It must have been painful for her. I could tell by her body language that she was having trouble waiting.

In fact, I thought she might burst across the table from me. Veins were popping on her forehead, she was fidgeting uncontrollably and kept opening and closing her mouth as if about to say something.

She obviously felt it cruel what I was doing.

What was my crime you ask?


She had asked me a question and I was trying to answer it, but no sooner had she asked, then she wanted to answer her own question. Not taking the bait, or desiring to prolong her agony, I continued with my answer until I was satisfied.

And then she burst forth with all the reasons why I was wrong, her product was right, I needed what they offered, etc. Needless to say, I won’t be buying anything from her company. She is probably even reading this and doesn’t realize who I’m talking about.

I used to be like that. I knew everything and couldn’t wait for the person I was speaking to, to shut up, so I continue to delight them with my wisdom.

Flash forward a “few” years. Now, if anything, I’m guilty of listening too much, speaking too little, and asking many questions.

I think it was in Stephen Covey’s 7 Habits of Highly Effective People that I first read about types of listening. 

If you’re in business and/or sales, and not aware of the types of listening, and where you fall, it might be why your performance is lagging. 

Listen to Respond

You probably know a few people like this. Seriously, this is where most people fall. They nod their head while you’re speaking, but don’t hear much. They’re too busy organizing their “brilliant” response to really “get” what you’re saying, let along understand.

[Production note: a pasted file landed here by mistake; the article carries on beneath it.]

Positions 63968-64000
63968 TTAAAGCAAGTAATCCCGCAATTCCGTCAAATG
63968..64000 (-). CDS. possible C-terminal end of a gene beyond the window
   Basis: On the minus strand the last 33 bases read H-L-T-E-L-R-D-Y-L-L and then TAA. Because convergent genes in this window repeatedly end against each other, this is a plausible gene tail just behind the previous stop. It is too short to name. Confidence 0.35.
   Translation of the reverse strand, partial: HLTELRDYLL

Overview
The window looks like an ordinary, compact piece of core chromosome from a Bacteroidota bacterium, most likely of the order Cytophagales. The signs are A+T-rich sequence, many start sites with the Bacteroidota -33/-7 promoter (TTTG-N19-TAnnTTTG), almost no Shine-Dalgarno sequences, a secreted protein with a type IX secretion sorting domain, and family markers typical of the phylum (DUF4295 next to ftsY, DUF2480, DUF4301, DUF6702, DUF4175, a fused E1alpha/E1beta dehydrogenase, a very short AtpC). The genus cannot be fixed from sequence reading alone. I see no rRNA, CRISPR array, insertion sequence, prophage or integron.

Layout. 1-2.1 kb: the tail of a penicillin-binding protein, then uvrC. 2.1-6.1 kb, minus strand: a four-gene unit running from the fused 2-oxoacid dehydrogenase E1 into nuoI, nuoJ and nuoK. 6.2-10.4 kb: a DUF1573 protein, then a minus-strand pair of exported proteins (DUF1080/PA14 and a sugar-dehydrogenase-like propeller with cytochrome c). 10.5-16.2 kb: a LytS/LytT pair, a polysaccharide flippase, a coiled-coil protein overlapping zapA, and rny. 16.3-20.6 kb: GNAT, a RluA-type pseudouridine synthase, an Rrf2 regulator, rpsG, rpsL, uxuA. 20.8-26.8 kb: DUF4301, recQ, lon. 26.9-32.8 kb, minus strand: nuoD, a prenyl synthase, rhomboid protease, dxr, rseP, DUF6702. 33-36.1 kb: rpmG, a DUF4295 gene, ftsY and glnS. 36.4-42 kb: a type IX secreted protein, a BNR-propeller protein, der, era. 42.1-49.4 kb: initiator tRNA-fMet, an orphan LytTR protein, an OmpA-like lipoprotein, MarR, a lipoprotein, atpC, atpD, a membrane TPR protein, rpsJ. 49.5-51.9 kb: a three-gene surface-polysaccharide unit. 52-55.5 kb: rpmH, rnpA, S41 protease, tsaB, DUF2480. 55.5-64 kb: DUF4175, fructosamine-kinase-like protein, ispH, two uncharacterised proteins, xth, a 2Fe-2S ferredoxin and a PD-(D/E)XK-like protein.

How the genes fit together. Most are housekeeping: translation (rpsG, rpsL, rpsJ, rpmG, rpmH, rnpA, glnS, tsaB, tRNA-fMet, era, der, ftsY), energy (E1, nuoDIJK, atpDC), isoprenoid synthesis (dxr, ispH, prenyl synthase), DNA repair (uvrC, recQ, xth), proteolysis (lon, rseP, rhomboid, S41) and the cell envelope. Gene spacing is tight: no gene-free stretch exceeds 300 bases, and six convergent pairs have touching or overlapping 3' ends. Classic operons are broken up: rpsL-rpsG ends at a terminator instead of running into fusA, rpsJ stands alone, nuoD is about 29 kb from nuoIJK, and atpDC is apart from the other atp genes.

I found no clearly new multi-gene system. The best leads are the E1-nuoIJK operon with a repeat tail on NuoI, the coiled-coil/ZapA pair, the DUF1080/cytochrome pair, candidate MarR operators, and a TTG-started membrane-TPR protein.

It’s an annoying habit and one that shuts me down pretty quickly. If you want to do all the talking, I’ll let you and move on.

If you’re in sales or a relationship, and you find yourself ‘needing’ to respond, you may want to take a hard look. Chances are your ‘sales’ are suffering.

Listen to Discredit

If you have a passionate, stubborn friend or family member who is into politics or topic with a STRONG opinion, you’re familiar with this one.

They listen, very similar to the “Listen to Respond” person, but with added intensity.

And when they speak, regardless if they have ANY knowledge on the subject, they list all the reasons why you’re wrong (or he’s wrong, or Orange Man Bad).

When a salesman does this – perhaps trying to discredit a competitor – I immediately lose interest and move on.

Besides, who likes to be told they’re wrong? Not an effective strategy.

Listen to Understand 

You know this type. They listen, acknowledge and look at you while you’re speaking.

You can see their interest and curiosity while you’re speaking. It’s like they could listen for hours.

And when they respond, you feel heard. No judgment, no opinion, they just respond in a way that says “I get you. I understand where you’re coming from.” 

The cool thing is they might completely disagree with you, but they can handle that because they’re listening to YOU.

When you apply this to business, it’s about listening to the customer, what they want, what they like, dislike and ultimately making them feel heard.

Listening is crucial in the sales process, and how you respond ultimately decides your next steps.

It’s one of the things I work with sales teams to improve sales. To learn more about growing your small business, register for the next “Path to $10 Million – The 5-Step Process to Set Your Business Up to Confidently Surpass $10 million per year in annual revenue” training happening over the next few days.